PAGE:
Making the change to breeding pure Angus cattle has increased market opportunities and in turn, profits, for Rendelsham producers, Nick and Karen Ellis.
The couple, along with their young children, Maeva, Hugo, Dulcie and Sylvie, and Nick's parents Les and Yvonne, have been using Angus genetics for the past five years, and continue to be impressed with the breed's performance.
"My family had always run Poll Hereford cows joined to Simmental bulls," Mr Ellis said.
"But in 2015 I couldn't sell my crossbred calves and times were a bit tough.
"I sent all the Hereford cows to the meatworks and bought a draft of Angus cows from the Adelaide Hills and changed over to a black herd within a week.
"Moving to Angus has been a game-changer for us, every marketing door has been opened since we've gone that way and it doesn't look like it is going to stop."
From the original herd of 60 cows and 20 heifers, the Ellis family have gradually built up their numbers. They currently run 400 breeders on their 1200-hectare property, Roseneath, in the state's South East.
- Balancing breeding and feeding for top quality Angus steers
- Monview has no reason to change a good run with Angus
- Crossbreeding with Angus pays in feeder focused production
"When we sold the first draft of black steers the tops weighed 420 to 430 kilograms at only 8-9 months of age which surprised us as we did wonder if the weaning weights of the pure Angus would be as good as our crossbred calves," he said.
"We consistently average about 340-360kg at weaning over the entire mob.
"These results have certainly confirmed we made the right decision to continue with Angus."
The family also runs 1600 first-cross ewes and 400 Merinos for wool production and produces about 600 bales of silage and 1200-1500 bales of pasture hay annually.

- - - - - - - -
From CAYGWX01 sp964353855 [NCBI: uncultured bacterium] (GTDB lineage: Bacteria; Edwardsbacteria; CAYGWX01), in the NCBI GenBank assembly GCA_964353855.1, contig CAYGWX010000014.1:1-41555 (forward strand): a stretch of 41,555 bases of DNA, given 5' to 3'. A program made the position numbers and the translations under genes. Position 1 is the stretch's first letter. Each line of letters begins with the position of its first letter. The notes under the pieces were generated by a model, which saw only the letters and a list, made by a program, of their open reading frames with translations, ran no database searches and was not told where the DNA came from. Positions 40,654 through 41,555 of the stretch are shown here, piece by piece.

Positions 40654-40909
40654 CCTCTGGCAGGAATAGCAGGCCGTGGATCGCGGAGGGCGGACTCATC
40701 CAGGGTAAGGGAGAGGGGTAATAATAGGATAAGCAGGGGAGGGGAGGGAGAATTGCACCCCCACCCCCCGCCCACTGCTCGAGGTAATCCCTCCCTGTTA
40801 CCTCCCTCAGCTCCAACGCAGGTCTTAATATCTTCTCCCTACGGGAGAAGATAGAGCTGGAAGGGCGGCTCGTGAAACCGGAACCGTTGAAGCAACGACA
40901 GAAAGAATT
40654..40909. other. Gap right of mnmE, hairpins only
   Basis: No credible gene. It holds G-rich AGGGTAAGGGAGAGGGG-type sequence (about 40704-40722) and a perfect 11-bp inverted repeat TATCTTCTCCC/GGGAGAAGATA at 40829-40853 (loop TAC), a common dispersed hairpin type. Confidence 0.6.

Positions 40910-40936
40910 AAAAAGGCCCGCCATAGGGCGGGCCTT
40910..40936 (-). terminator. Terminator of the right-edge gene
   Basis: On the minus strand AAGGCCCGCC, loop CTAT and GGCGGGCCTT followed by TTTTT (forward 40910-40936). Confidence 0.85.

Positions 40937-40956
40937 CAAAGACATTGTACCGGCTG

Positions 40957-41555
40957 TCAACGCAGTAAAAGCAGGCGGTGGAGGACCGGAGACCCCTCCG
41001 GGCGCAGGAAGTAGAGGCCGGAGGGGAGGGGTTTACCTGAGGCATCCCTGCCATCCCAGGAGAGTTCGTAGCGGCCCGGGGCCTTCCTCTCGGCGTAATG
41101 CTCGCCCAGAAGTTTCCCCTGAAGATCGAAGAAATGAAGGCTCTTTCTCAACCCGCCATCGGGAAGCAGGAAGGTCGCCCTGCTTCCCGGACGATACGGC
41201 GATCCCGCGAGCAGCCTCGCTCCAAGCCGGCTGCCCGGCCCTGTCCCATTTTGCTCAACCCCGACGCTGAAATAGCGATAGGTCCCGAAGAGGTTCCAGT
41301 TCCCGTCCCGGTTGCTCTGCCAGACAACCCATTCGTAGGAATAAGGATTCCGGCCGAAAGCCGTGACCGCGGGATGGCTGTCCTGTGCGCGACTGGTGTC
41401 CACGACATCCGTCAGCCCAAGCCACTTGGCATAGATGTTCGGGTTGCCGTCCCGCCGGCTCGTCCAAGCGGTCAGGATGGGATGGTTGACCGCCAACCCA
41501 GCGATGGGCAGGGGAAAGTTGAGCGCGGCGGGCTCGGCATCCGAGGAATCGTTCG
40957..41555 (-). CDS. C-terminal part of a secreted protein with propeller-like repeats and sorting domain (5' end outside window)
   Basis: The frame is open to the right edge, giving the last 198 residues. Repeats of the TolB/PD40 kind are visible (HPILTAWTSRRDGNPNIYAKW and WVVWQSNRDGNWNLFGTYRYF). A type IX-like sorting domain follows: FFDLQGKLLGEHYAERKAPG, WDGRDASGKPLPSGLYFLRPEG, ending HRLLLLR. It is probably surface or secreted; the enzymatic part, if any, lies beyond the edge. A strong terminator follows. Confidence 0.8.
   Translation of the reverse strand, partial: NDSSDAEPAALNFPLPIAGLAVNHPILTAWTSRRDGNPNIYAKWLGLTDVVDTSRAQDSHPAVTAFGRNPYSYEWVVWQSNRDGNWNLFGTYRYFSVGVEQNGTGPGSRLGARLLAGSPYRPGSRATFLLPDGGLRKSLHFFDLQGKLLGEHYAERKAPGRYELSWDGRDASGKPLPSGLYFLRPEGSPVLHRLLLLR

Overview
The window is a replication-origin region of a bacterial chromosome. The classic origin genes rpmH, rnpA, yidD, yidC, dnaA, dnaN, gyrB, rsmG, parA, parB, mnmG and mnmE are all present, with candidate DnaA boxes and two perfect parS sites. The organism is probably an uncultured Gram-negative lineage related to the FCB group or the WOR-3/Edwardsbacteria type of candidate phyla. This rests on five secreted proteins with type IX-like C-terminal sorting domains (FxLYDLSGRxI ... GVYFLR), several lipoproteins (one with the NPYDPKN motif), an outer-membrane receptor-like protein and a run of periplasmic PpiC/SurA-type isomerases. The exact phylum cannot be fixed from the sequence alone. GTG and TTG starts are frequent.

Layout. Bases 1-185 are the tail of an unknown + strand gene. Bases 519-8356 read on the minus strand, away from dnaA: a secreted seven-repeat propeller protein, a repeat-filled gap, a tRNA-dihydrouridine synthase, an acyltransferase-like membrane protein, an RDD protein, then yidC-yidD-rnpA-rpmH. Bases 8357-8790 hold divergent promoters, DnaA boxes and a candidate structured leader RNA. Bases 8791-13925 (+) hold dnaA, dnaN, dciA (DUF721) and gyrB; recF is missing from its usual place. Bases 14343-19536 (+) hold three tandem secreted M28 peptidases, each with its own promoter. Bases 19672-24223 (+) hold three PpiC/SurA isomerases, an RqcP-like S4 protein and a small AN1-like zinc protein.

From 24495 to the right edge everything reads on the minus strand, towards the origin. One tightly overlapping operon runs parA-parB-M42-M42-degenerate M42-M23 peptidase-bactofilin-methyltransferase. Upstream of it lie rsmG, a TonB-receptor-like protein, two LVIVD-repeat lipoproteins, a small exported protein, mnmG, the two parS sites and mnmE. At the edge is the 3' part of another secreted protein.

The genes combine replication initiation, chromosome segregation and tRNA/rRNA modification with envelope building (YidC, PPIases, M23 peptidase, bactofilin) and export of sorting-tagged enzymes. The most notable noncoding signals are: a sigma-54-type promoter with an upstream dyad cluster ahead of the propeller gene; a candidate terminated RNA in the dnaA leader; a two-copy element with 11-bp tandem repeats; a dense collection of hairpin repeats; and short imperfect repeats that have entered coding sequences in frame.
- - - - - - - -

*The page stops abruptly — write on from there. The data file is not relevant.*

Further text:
The cows are joined on April 20 for 12 weeks to start calving in early February.
Moving to Angus has been a game-changer for us, every marketing door has been opened since we've gone that way and it doesn't look like it is going to stop.
Bulls are sourced from the Glatz family's Glatz Black Angus stud at Avenue Range with a focus on maternal traits such as calving ease and fertility as well as carcase quality, including intramuscular fat and eye muscle area.
Growth rates including 200- and 400-day weight are also important.
"I'm a bit old-fashioned, I like to select bulls with a nice diamond-shaped Angus head for ease of calving," Mr Ellis said.
"All the bulls are low birthweight too, I've hardly pulled a calf in the past five years.
"I want to make sure the bulls will fit our herd's style, I'm looking for a medium to large frame, good body depth and plenty of fat cover.
"One of the biggest benefits of changing to black Angus is that we have saleable cattle year-round, whether it's cull cows through the winter time, or weaners, they are always in good nick."
The herd and any young cattle are supplementary fed about three times a week during summer and autumn, with Mr Ellis preferring to use silage in the drier months and feed hay as winter roughage.
About 80ha of broad beans are also grown, providing valuable stubble grazing for lambs and weaner cattle during summer.
"We aim to have all our cows and ewes in forward condition during mating which usually coincides with an early break when the feed starts to take off, so all the stock join up really well."
The cows are pregnancy scanned, achieving an average conception rate of more than 90 per cent which Mr Ellis is pleased with.
The calves are yard weaned on hay for 7-8 days in November and educated extensively through the yards. They are then drafted into their sexes with the heifers moving onto better quality pasture paddocks to be grown out.
Normally the steer portion is sold privately within 2-3 weeks of weaning. The Ellis family has an established base of repeat buyers who purchase their quality steers each year to grow them out to bullocks.
This year, they have decided to keep the steers and grow them out to be sold in August, at 18 months of age, directly to JBS or Teys.
"By then they should be pushing 550-600kg liveweight," Mr Ellis said.
"I would like to work towards retaining more steers and growing them out to hopefully access the premium export market."
For the first time also, last season's drop of heifers is being sold through Elders International's live export order to be used in Chinese breeding programs.
"It is a lucrative market when it is available and nearly every heifer we weaned fell within the market specifications.
"We've got our breeding numbers up to a level where I felt we could have a year off and take advantage of this market."
While the Ellis family were building their herd numbers, 80pc of the heifers were retained with older cows culled more heavily.
Heifer selection is based on frame size, depth of body and structural soundness.